Martindale pulls plug on ‘can ban’

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By LPR Staff

CALDWELL COUNTY GUARDIAN

 

In an effort to combat problems with litter on the San Marcos River, the Martindale City Council dipped their toes into the muddy waters of a “can ban” during their regular meeting on Tuesday evening.

Only moments before broaching the subject, the Council approved a retainer contract with a new City Attorney, Austin-based Kent Wymore, who was in attendance at his first meeting.

Mayor Kim Smith said she had placed the item, along with a propose ordinance, on the agenda as a courtesy to another councilmember, but read a prepared statement noting she had serious concerns about the matter; Wymore, she said, had not had the opportunity to review the ordinance and advise the council as to the possible ramifications of attempting to impose a ban.

“I’ve litigated cases that… easily, attorneys’ fees go into seven figures,” Wymore said. “This is something that… If you jump into it without doing all the proper research you could find yourself involved in a lawsuit, like New Braunfels was.”

Ban supporter Mike McColb said that he, along with other supporters of the ban would be happy to help the City with attorneys fees, should it become necessary.

Meanwhile, operators of the tubing outfitters at the center of the ongoing river controversy said they have been making daily attempts to keep litter out of the river, and committed to continuing to do so.

Ultimately, according to Mayor Pro Tem Lisa Shell Allan, the council hoped to take the opportunity to discuss the proposed ban with members of the community, residents, outfitters and legal counsel to find the best way forward for everyone involved.

The City of New Braunfels imposed their controversial can ban in 2011; it was initially declared unconstitutional, but that decision was later overturned on a technicality. The case was before the courts for nearly six years, likely costing the city millions to defend.

The council will make an announcement in the near future about any special called meetings or town hall workshops to discuss the ban.

In other controversial business, the Council voted 5-1 to approve the City’s budget, over the objections of many residents of Hopson Ranch and Butterfly Meadows, two subdivisions that are located within the city limits, but who receive limited municipal services.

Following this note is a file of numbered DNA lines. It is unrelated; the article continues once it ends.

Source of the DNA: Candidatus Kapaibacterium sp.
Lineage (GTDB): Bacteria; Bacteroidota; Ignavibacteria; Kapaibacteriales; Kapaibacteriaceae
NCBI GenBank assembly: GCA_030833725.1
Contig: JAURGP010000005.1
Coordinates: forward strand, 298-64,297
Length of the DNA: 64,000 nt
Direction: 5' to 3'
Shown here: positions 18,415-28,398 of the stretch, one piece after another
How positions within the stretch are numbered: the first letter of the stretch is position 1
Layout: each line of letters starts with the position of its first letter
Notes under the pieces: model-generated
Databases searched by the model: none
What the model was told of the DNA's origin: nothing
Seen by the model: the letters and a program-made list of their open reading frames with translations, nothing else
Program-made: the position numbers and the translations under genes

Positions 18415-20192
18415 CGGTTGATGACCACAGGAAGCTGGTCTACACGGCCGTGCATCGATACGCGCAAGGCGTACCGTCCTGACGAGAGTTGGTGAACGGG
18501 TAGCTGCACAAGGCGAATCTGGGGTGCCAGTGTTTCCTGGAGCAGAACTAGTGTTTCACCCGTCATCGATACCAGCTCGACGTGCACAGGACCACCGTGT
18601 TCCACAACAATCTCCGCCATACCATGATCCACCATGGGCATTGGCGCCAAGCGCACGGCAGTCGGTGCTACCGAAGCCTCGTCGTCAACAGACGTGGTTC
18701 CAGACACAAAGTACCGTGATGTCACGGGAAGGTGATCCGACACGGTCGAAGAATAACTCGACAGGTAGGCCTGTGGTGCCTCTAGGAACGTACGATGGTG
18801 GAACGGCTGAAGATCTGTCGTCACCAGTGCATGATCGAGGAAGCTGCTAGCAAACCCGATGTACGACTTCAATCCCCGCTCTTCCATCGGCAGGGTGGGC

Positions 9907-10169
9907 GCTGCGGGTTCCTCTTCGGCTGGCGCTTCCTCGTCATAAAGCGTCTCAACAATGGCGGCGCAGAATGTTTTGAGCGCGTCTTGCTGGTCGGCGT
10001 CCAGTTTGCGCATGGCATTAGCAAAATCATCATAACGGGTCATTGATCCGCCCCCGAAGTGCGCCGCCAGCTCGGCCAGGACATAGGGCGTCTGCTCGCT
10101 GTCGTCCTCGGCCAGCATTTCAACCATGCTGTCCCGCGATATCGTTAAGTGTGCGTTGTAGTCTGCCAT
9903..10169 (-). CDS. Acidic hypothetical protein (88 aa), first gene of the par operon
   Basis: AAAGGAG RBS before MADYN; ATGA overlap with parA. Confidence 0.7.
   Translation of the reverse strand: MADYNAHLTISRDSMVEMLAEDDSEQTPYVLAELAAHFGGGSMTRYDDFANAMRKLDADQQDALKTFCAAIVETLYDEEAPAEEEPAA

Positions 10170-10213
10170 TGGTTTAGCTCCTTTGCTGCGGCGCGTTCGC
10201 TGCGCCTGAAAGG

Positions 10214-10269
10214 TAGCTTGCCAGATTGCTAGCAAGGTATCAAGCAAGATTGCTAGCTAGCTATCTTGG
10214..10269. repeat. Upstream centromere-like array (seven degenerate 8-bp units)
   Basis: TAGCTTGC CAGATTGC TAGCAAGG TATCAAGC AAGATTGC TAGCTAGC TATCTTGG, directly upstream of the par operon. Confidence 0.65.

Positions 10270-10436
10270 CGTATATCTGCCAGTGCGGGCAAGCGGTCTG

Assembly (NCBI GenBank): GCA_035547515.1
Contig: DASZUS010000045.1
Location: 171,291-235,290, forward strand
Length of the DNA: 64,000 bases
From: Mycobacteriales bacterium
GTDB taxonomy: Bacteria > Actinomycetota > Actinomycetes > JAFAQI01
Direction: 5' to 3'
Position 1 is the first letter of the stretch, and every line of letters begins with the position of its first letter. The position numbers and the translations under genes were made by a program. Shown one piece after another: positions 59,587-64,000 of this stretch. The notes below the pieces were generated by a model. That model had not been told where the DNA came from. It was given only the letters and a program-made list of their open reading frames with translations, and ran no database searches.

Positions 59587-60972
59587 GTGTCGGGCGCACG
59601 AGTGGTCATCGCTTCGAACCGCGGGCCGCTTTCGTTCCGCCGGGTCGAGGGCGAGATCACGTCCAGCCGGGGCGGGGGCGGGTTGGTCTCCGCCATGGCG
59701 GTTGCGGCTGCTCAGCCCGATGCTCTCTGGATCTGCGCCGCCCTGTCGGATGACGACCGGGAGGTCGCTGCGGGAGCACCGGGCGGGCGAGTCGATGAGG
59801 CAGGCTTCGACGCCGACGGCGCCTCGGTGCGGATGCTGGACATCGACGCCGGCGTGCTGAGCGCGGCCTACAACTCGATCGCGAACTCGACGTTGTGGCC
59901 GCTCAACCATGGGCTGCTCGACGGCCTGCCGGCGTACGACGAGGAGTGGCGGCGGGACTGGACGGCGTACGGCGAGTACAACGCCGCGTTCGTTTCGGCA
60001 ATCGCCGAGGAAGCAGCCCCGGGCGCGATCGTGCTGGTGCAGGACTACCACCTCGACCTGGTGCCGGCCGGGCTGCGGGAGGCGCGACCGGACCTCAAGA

Residents of the neighborhoods, including former council members Ernest Painter and David Aguilar, made a passionate showing at the meeting, “demanding,” in Painter’s words, that the council earmark funds to the two neighborhoods for street lights, fire hydrants and road maintenance.

“Previous councils have done absolutely nothing for these neighborhoods,” Aguilar said. “And now it’s time for you to get off your butts and do something.”

Both Painter and Aguilar, who were critical of both current and past councils, were replaced after three-year terms last May, and were involved in the drafting of the current fiscal year’s budget.

High on the list of contentious points in the budget were the allocation of $65,000 for the salary of a city manager or city administrator, and the earmark of $15,000 to the Martindale Community Library.

Both of those items, suggested councilmember Mary Alice Paul, should be removed from the budget with the funds instead directed toward street lights and fire hydrants in the impacted neighborhoods. Her motion to that effect died for a lack of second.

Of note, water service in the two neighborhoods is provided by the Martindale Water Supply Corporation, a private entity that is not bound to provide fire suppression infrastructure, according to state law. The MWSC is an entity apart from the City of Martindale.

Paul stood alone in voting against the budget as it was presented.

The full budget is available for review at www.martindaletexas.org.

A video of the meeting can be viewed on the Martindale, Texas, Community Services Facebook page, where regular updates about public events and meetings are posted as a service to the community.

 

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